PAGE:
Thomas Grey, 1st Marquess of Dorset
|Died||20 September 1501 (aged 46)|
|Resting place||Astley, Warwickshire|
|Title||1st Marquess of Dorset|
1st Earl of Huntingdon
7th Baron Ferrers of Groby
|Spouse(s)||Lady Anne Holland|
Cecily Bonville, 7th Baroness Harington
|Children||Thomas Grey, 2nd Marquess of Dorset|
Leonard Grey, 1st Viscount Grane
Elizabeth Grey, Countess of Kildare
|Parent(s)||Sir John Grey of Groby|
Thomas Grey, 1st Marquess of Dorset, 1st Earl of Huntingdon, 7th Baron Ferrers of Groby, ) was an English nobleman, courtier and the eldest son of Elizabeth Woodville and her first husband Sir John Grey of Groby. Her second marriage to King Edward IV made her Queen of England, thus elevating Grey's status at court and in the realm as the stepson of the King. Through his mother's assiduous endeavours, he made two materially advantageous marriages to wealthy heiresses, the King's niece Anne Holland and Cecily Bonville, 7th Baroness Harington. By the latter he had 14 children.(1455 – 20 September 1501
Thomas Grey was born in 1455 close to the Palace of Westminster, near the City of London. He was the elder son of John Grey (c.1432-1461) of Groby in Leicestershire, by his wife Elizabeth Woodville, who later became queen consort to King Edward IV.
His mother endeavoured to improve his estates by the conventional methods of their class and time, through his marriages and purchase of wardships. He also found favour with Edward, fighting in the Battle of Tewkesbury in 1471. Grey became Lord Harington and Bonville by right of his second wife Cecily Bonville. In 1475 he was created marquess of Dorset, and he was also a knight of the Garter and a privy councillor.
On the death of his stepfather, Edward IV, Grey proved unable to maintain his family's position. It was not possible to arrange a Woodville regency. Internal fighting, particularly the long-established battle for ascendancy in Leicestershire between the Grey and Hastings families, was now on the national stage. Richard III came to the throne when the sons of Edward IV's bastardy was declared; the Grey family was aligned with Edward.
On 25 June 1483, an assembly of Parliament declared Richard III to be the legitimate king, and Thomas's uncle, Anthony Woodville, 2nd Earl Rivers, and brother, Richard Grey, were executed. Later in the summer, learning of the apparent murder of both his young half-brothers, Grey joined the Duke of Buckingham's rebellion against Richard III. When the rebellion failed he fled to Brittany to join Henry Tudor, who pledged to marry Grey's half-sister Elizabeth of York and heal the division between the Yorkists and the Lancastrians.
However, just before Henry and the Lancastrian army left to launch their ultimately successful invasion of England in August 1485, Grey heard rumours from England that his mother had come to terms with Richard III, and he was persuaded to desert Henry Tudor. He was intercepted at Compiègne on his way to England, and played no part in the invasion or subsequent overthrow of Richard III. Grey was instead confined to Paris, as security for the repayment of a loan made to Henry Tudor by the French government, unable to return home until Henry VII was safely installed as king of England.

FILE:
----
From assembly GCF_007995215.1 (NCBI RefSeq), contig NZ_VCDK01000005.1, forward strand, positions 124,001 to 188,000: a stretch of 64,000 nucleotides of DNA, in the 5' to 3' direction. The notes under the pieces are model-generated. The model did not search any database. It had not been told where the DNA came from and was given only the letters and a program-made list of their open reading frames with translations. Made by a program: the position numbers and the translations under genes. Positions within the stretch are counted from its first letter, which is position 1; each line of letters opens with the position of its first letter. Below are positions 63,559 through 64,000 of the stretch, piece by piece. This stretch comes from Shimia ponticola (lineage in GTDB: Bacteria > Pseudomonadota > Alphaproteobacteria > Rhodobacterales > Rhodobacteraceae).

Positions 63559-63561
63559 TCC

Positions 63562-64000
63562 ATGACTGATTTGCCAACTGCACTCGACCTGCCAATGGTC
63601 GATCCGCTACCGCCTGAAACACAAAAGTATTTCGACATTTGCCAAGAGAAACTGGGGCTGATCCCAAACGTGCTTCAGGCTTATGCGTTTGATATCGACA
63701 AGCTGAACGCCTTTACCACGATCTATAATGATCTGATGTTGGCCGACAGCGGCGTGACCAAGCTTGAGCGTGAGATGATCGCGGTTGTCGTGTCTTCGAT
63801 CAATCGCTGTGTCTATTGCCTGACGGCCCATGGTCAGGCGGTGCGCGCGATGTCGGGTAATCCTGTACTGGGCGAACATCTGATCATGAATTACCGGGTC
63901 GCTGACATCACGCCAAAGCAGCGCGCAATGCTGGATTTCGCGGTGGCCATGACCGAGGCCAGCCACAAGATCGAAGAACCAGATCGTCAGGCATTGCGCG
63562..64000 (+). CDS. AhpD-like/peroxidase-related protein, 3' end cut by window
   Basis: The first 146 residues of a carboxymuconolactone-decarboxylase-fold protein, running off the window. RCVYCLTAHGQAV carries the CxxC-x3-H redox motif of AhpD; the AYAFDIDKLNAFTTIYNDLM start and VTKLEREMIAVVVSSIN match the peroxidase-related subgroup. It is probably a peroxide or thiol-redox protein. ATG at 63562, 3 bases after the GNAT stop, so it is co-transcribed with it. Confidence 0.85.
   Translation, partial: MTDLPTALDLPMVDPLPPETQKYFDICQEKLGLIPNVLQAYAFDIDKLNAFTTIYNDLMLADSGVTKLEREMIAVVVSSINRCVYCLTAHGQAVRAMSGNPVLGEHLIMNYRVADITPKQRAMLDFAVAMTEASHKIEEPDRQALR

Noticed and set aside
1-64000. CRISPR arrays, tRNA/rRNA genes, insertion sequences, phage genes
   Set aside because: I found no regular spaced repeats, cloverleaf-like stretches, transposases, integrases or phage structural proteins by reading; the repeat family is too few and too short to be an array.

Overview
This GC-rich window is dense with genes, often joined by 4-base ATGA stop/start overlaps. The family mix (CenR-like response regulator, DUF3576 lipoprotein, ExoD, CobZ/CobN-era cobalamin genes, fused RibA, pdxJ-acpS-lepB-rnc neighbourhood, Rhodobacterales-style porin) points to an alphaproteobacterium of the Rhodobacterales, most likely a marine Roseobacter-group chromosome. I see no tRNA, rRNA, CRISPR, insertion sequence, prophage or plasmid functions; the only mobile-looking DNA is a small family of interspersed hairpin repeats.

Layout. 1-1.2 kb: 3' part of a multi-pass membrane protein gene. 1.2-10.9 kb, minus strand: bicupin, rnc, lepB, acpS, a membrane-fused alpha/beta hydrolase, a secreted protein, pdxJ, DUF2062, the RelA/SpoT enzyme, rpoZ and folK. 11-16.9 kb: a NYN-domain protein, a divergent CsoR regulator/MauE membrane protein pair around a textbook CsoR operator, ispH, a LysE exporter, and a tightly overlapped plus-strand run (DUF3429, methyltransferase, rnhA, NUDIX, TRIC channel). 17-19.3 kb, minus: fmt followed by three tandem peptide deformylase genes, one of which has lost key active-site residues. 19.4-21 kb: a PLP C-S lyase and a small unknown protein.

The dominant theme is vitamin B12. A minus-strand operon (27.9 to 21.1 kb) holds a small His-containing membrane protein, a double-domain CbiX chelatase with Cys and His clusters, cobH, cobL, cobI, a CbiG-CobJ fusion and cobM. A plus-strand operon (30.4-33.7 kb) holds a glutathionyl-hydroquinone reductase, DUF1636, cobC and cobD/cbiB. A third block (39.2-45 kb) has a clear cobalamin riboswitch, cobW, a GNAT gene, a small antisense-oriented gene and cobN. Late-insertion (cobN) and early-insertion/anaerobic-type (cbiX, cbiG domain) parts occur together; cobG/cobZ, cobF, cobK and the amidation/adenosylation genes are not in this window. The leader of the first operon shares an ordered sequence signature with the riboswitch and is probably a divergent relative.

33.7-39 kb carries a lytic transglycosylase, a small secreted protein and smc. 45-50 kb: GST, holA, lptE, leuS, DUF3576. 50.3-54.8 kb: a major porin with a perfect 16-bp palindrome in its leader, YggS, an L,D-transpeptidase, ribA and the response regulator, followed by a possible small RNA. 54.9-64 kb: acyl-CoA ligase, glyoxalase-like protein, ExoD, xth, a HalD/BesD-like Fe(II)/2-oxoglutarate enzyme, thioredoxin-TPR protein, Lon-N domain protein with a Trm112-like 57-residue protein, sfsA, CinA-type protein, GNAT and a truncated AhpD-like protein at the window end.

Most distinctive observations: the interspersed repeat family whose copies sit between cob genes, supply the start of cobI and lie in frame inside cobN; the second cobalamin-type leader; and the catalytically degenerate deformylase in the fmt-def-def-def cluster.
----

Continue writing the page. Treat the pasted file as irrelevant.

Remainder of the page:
Thereafter Henry VII took good care to keep his half-brother-in-law under control and Grey was not permitted to recover his former influence, although his attainder was reversed. Thomas Grey was confined in the Tower in 1487 during Lambert Simnel's rising and not released until after the House of Tudor victory in the Battle of Stoke Field. Though he accompanied the King on his expedition to France in 1492, he was obliged to commit himself in writing to ensure he did not commit treason. He was permitted to assist in suppression of the Cornish rising in 1497.
Thomas Grey, Marquess of Dorset, died in London on 20 September 1501, aged about 46, and was buried in the collegiate church of Astley, Warwickshire. His widow married Grey's cousin, Henry Stafford, later Earl of Wiltshire.
Marriages and issue
His mother sought to make provision for him by marriage to wealthy heiresses. He married firstly, at Greenwich in October 1466, Lady Anne Holland (1461 – c. 1474), the only daughter of Henry Holland, 3rd Duke of Exeter, and Anne of York. His mother-in-law was the second child and eldest surviving daughter of Richard Plantagenet, 3rd Duke of York, and Cecily Neville, thus sister to his mother's second husband King Edward IV.
After Anne Holland died young without issue, Thomas married secondly, by papal dispensation 5 September 1474, Cecily Bonville, 7th Baroness Harington of Aldingham and 2nd Baroness Bonville, the wealthiest heiress in England. Cecily Bonville, born in 1461, was the daughter and heiress of William Bonville, 6th Baron Harington, by his wife Katherine Neville, daughter of Richard Neville, 5th Earl of Salisbury. Katherine was sister to the late Earl of Warwick and thus aunt to his daughters.
By his second wife Grey had seven sons and seven daughters:
- Lord Edward Grey, eldest son and heir, who predeceased his father, and was buried in the church of St Clement Danes, London. He married Anne (née Jerningham), daughter of Sir Edward Jerningham (died 6 January 1515) of Somerleyton, Suffolk, by Margaret Bedingfield (died 24 March 1504), by whom he had no issue. After his death she remarried four times, firstly to a husband surnamed Berkeley; secondly to Henry Barley (died 12 November 1529) of Albury, Hertfordshire; thirdly to Sir Robert Drury; and fourthly to Sir Edmund Walsingham.
- Anthony Grey, who predeceased his father.
- Thomas Grey, 2nd Marquess of Dorset (22 June 1477 – 22 June 1530), who married firstly Eleanor St John, by whom he had no issue, and secondly Margaret Wotton, widow of William Medley, esquire, and daughter of Sir Robert Wotton by Anne Belknap, daughter of Henry Belknap esquire, by whom he had four sons, including Henry Grey, 1st Duke of Suffolk, father of Lady Jane Grey, and four daughters.
- Sir Richard Grey, who married Florence Pudsey. He is mentioned in the will of his brother, Sir John Grey.